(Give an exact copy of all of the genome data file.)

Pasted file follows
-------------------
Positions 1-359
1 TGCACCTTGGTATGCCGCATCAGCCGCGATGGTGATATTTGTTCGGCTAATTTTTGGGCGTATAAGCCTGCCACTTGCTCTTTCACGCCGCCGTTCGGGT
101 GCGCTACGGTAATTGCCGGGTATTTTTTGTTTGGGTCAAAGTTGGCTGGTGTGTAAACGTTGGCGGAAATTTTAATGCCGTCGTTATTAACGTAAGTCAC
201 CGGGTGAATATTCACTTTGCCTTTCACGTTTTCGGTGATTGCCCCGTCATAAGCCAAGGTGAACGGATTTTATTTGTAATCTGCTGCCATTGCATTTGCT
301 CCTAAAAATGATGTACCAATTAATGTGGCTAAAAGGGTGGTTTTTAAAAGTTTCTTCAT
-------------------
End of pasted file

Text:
Positions 1-359
1 TGCACCTTGGTATGCCGCATCAGCCGCGATGGTGATATTTGTTCGGCTAATTTTTGGGCGTATAAGCCTGCCACTTGCTCTTTCACGCCGCCGTTCGGGT
101 GCGCTACGGTAATTGCCGGGTATTTTTTGTTTGGGTCAAAGTTGGCTGGTGTGTAAACGTTGGCGGAAATTTTAATGCCGTCGTTATTAACGTAAGTCAC
201 CGGGTGAATATTCACTTTGCCTTTCACGTTTTCGGTGATTGCCCCGTCATAAGCCAAGGTGAACGGATTTTATTTGTAATCTGCTGCCATTGCATTTGCT
301 CCTAAAAATGATGTACCAATTAATGTGGCTAAAAGGGTGGTTTTTAAAAGTTTCTTCAT